I don't know how to sell the seller on the promise of future business because that's not his goal. He watches "Short Attention Span Theatre" and can only focus on his one and only goal; selling his house. The only factor I could suggest would be if are dealing with a builder and can imply you could send a lot of business his way......through your position with a large corporation; but that's a REAL long shot. Builders a pretty savy business people whereas home sellers are clueless. You can get a bunch from a builder, but have to take a whole different approach.

One thing to remember is this IS a one time thing with the listing agent and the seller. Chances are you won't ever deal with them again so, in the course of business, should they get their feelings hurt....who cares! YOU didn't do anyting other than watch out for your best interests, act in an ethical manner; albeit a very, very, very demanding manner....but such is life and business. If a buyer is concerned about receiving Christmas gifts and Birthday cards from the other parties, then pay full asking price........

The best advice I can give is twofold:

Play to, and prey upon, the seller's weaknesses. Find out as much as possible about what's motivating the sale. It's pretty easy to do; ask the right questions and do some research.

Have a "script" written out like a this....then this.....ask this...then that.....demand this.....and so on. You'll be surprised out much more organized you'll be, more confident you become, and handle the twists and turns of the deal more successfully.

Our conversation is getting harder to keep up with in all the comments; but let me know if I can help you become a Certified Nuclear happy to help. I'm not writing a book, selling anything, have some super ego to stroke; my only motivation is to pass along some tactics that were shared with me, have worked well for me, and helping others as I've been helped.

I've bought and sold three houses in my life; this one coming up, will probably be the last, so I'll be retiring from the house buying business soon.....LOL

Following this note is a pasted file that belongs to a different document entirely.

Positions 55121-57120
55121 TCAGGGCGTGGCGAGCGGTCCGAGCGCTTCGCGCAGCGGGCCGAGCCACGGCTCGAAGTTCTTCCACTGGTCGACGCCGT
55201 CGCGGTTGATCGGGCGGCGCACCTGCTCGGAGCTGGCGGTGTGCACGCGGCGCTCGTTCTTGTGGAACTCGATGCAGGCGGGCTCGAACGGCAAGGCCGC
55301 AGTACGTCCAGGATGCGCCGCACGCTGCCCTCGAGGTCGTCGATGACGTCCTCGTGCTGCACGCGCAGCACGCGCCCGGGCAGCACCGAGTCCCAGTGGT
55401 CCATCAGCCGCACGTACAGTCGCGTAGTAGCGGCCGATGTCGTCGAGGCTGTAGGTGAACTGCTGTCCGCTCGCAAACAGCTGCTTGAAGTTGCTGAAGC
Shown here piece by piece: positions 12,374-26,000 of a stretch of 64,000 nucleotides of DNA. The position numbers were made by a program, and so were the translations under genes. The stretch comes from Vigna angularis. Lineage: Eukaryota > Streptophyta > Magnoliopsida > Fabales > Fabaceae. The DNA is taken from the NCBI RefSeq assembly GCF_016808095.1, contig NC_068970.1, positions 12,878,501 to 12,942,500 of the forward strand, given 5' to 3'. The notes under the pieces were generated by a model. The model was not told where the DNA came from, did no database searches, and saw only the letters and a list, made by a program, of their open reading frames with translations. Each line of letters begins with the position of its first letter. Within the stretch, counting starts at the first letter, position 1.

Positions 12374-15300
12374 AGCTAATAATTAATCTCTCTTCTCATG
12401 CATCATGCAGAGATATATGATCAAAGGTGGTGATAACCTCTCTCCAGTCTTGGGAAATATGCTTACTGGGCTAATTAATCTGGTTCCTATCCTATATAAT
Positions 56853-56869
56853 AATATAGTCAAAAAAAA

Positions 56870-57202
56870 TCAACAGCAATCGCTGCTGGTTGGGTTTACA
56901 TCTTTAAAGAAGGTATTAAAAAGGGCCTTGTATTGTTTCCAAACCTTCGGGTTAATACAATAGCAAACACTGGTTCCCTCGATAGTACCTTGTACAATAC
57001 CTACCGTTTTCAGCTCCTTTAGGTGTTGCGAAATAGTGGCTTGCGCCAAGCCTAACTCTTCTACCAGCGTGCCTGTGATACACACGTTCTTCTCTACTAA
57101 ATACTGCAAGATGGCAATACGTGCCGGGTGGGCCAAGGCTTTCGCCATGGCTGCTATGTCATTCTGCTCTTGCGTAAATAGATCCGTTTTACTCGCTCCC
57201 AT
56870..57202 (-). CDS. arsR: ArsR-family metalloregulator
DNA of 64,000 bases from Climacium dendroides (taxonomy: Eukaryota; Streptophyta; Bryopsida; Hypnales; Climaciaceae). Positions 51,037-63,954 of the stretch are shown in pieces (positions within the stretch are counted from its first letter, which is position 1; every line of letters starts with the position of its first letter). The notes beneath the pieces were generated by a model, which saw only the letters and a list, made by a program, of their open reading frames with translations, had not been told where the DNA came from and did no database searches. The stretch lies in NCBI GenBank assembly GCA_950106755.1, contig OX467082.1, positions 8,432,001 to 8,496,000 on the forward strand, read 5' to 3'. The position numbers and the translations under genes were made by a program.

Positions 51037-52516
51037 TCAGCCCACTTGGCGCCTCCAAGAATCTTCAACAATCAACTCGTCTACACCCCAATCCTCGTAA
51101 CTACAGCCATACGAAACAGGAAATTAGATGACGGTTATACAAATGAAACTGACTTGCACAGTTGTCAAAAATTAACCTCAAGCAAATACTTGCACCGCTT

189   Different Sean   ignore (0)   2006 Sep 13, 2:34pm     ↓ dislike (0)   quote   flag        

The problem with these arguments is who gets to decide?

I agree. Who gets to decide?

winston churchill was worried about huge numbers of 'less talented' people coming into the world in british society, given that the middle and upper classes were demonstrably not having as many kids... however, it only takes a couple of scientific breakthroughs and pieces of engineering to make life better for everyone -- the creative discoveries of a few very bright people benefit everybody.

speaking of discoveries, and keeping on the utopian topic, the other eugenics question is -- rather than selective breeding, we may be able to engage in comprehensive genetic engineering and DNA tweaking in the very near future -- once again, who decides what traits should be engineered into the 'superman' of tomorrow? and once it is possible and affordable, won't everyone want to be doing it? à la Brave New World. in other words, normal human reproduction and selection will no longer be left to chance, people will be engineered to be smarter and smarter, free of disease, attractive and physically robust. what sort of morals and ethics will the new superman have implanted? should they be blonde and blue-eyed, or darker? should they be interested in sciences or humanities? if one country makes the technological breakthrough first, will they use it to their advantage over all others? and if we engineer more and more intelligent people, won't that in turn accelerate the pace of scientific discovery and innovation? (beyond self-selection and assortative mating.) assuming they don't all try to become attorneys...

190   Peter P   ignore (0)   2006 Sep 13, 2:37pm     ↓ dislike (0)   quote   flag        

What do you guys think about selecting birth times through cesarean sections?

191   Peter P   ignore (0)   2006 Sep 13, 3:03pm     ↓ dislike (0)   quote   flag        

Doesn’t adversity sometimes breed ingenuity?

True. We need adversity to motivate as well as luck to resolve. This is why sucessful people usually have the "right" squares AND trines in their charts.

Needless to say, I can’t answer that objectively.

But you did not choose the birth time in an attempt to "engineer" the fate though.

I have nothing against c-section. The safety of the mother and the child is always the most important.

192   astrid   ignore (0)   2006 Sep 13, 3:03pm     ↓ dislike (0)   quote   flag        

"I wonder if we were to go back and look at the most brilliant minds in history, would we find that they came from brilliant families?"

almost all of them come from the upper classes, though part of that is due to opportunity (or lack thereof)

But I maintain that playing God is too dangerous when we do it based on imperfect knowledge and subjective opinions.